And one example that deserves further explanation is DeKalb County Commissioner Jeff Rader and his push for a county auditor.
Last year, Rader introduced legislation to expedite the hiring of an auditor. Certainly, the accusations against Ellis warranted hiring one sooner rather than later. Rader’s legislation was opposed by a commission majority led by Elaine Boyer and Sharon Barnes-Sutton.
With Boyer recently resigning from office in disgrace after admitting to the FBI that she committed wire and mail fraud related to her expense account, to the tune of $93,000, and with Barnes-Sutton being accused of $34,000 in payments from her office budget to her boyfriend for “political consulting,” we can conclude their opposition was likely guided by their own actions.
In a state that ranks 50th in the nation on the strength of our ethics laws, and with these and other scandals across the state, it would seem easy to find more elected officials who stand tall like the good examples listed above. Unfortunately, most leaders we elect in this state, while honest, do not take on issues that those in power or who abuse the system refer to as “do-gooder” legislation. We suffer from a real lack of public officials with enough intestinal fortitude to step up and say that they and their colleagues need greater oversight and stricter controls.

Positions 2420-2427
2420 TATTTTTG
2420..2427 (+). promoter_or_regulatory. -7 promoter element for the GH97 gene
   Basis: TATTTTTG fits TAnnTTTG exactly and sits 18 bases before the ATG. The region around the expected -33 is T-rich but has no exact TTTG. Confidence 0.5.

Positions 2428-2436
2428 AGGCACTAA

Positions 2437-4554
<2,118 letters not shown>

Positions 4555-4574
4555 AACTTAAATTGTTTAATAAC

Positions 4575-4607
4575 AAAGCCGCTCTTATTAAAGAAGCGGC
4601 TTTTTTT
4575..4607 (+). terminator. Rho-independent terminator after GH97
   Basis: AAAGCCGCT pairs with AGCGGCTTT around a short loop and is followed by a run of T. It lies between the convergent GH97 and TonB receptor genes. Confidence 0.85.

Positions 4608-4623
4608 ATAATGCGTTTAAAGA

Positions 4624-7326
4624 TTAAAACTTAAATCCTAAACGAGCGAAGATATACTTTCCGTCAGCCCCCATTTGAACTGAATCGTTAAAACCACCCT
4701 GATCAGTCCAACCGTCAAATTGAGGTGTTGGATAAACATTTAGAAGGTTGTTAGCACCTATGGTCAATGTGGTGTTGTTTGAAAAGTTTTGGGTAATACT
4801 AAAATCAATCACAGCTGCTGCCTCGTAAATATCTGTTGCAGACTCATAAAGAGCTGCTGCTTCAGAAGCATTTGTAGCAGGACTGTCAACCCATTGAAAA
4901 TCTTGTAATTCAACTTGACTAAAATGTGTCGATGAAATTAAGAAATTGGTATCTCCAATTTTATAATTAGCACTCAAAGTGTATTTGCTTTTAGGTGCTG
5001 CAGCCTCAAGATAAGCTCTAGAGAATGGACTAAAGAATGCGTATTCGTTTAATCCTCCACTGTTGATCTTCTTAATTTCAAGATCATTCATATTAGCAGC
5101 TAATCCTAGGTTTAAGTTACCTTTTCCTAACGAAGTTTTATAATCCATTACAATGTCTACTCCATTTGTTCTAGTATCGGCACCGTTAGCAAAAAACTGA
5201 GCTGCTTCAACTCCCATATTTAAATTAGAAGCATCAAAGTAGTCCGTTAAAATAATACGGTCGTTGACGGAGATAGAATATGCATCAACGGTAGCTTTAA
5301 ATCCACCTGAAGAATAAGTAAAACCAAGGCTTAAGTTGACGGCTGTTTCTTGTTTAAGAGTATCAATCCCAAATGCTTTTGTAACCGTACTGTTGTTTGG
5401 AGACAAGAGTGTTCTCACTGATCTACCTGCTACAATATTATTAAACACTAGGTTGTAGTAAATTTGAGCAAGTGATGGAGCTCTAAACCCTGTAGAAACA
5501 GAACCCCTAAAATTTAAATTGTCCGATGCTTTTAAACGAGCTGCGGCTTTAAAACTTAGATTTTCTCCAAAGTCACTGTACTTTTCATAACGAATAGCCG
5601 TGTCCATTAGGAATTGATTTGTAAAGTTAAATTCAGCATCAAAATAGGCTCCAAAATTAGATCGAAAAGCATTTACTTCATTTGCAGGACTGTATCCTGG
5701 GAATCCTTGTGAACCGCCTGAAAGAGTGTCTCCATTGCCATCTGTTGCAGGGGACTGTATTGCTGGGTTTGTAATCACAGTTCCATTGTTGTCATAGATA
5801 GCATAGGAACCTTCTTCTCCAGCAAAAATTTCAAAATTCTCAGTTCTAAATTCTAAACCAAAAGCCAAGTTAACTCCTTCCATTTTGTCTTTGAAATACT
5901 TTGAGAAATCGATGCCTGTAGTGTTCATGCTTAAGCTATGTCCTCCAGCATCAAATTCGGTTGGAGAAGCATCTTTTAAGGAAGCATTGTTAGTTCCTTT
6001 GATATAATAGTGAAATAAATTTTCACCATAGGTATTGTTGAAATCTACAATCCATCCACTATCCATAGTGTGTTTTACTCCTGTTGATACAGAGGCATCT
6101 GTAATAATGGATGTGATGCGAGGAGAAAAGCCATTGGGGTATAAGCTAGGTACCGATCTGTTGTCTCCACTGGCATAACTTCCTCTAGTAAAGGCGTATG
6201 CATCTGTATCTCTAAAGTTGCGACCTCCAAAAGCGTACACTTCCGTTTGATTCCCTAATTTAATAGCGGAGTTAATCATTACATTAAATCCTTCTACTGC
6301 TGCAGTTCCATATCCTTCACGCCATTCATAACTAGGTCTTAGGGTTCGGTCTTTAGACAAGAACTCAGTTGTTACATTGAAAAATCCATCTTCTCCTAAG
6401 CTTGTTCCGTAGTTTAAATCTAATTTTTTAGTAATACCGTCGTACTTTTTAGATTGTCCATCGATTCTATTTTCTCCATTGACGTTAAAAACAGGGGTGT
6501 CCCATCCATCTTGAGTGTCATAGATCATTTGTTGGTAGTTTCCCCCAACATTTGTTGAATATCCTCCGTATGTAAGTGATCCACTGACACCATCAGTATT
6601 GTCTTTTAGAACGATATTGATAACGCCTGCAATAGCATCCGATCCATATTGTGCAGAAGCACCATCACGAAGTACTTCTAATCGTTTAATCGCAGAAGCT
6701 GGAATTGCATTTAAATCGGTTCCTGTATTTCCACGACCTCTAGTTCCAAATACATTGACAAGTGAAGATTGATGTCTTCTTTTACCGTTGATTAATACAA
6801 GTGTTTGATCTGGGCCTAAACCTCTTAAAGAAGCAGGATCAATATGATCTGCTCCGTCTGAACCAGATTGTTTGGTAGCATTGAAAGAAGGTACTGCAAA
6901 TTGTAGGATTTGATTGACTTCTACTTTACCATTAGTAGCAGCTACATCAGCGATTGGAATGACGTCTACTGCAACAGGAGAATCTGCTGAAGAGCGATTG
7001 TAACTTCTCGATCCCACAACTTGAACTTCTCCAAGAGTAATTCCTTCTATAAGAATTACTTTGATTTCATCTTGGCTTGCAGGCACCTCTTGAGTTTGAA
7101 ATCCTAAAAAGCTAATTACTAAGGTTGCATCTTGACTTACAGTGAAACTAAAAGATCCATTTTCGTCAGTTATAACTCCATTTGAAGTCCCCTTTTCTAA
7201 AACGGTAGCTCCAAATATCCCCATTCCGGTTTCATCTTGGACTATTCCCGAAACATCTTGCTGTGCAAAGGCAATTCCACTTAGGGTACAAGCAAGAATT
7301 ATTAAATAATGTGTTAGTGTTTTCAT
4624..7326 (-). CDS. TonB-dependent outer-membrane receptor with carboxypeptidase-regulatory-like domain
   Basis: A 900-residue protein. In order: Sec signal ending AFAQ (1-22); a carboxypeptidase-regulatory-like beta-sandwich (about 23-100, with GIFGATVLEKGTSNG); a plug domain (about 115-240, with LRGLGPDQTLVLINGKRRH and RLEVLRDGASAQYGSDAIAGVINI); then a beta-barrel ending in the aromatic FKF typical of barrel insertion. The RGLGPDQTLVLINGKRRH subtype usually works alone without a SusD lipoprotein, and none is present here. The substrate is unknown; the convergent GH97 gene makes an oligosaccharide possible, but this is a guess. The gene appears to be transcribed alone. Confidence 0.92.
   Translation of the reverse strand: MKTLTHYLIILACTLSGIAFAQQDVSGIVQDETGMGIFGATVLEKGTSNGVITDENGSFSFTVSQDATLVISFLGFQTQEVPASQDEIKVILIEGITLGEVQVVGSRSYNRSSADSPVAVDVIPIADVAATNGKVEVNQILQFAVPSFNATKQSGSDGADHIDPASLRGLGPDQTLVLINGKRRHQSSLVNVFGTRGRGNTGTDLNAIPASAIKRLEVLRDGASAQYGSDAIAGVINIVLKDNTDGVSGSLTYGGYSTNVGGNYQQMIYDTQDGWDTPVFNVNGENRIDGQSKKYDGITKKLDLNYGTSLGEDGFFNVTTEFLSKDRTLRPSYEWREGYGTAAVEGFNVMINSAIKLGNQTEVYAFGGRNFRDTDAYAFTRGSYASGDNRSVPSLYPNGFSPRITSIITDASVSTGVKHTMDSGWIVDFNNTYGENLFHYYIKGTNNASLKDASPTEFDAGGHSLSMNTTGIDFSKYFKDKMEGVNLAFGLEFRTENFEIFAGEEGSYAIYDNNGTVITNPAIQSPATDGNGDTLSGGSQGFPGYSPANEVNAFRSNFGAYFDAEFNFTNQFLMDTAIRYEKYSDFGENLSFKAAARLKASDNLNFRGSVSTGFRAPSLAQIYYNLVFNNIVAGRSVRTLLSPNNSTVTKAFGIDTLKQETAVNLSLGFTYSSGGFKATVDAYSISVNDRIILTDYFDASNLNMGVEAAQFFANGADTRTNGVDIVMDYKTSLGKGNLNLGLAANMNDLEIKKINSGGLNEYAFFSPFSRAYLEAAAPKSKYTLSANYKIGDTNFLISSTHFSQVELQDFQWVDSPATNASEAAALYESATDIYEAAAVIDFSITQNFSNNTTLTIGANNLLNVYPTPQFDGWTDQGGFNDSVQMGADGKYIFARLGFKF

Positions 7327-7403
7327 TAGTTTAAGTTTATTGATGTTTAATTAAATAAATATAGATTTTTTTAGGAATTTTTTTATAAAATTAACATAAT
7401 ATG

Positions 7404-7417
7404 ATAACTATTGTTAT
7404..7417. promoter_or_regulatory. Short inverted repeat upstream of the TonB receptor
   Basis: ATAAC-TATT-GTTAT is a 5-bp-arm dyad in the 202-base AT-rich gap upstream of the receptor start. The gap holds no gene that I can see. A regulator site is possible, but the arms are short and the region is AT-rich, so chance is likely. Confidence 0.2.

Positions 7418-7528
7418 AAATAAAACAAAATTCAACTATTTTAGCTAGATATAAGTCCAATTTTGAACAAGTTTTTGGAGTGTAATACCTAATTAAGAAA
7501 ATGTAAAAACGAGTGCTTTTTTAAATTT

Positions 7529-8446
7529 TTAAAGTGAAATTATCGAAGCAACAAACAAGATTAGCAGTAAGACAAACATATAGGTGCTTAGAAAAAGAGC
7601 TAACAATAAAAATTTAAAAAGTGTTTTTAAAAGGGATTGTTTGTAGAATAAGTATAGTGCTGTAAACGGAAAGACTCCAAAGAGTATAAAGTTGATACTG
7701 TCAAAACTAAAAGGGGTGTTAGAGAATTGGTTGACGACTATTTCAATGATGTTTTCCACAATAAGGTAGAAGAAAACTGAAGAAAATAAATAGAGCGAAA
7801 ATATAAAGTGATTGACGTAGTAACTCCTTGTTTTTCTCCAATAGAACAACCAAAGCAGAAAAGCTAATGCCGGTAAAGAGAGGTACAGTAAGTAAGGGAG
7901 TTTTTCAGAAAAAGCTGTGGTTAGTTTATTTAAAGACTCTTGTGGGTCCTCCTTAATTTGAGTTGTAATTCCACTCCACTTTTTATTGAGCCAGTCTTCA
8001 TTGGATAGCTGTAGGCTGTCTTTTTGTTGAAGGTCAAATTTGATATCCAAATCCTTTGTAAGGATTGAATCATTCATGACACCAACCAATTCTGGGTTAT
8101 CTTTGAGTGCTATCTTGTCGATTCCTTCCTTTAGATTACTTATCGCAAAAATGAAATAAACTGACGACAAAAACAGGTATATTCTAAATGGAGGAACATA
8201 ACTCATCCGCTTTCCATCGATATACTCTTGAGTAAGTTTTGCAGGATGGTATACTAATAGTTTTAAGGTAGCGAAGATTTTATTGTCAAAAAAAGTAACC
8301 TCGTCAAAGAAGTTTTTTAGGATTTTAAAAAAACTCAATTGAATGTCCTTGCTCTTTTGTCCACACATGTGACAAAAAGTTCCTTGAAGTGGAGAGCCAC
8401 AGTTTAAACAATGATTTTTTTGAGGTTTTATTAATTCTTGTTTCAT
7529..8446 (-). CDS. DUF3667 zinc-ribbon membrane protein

Common Cause Georgia will keep pushing for legislation to require local governments to limit the temptation of money in politics that lead to abuse and corruption. We will continue to highlight, applaud and support the efforts of those at the local level who stand up for what is needed. But our best hope is for the people of our great state to demand more policing of themselves from our elected leaders at the state level and, crucially, in local government. We deserve better.
William Perry is executive director of Common Cause Georgia.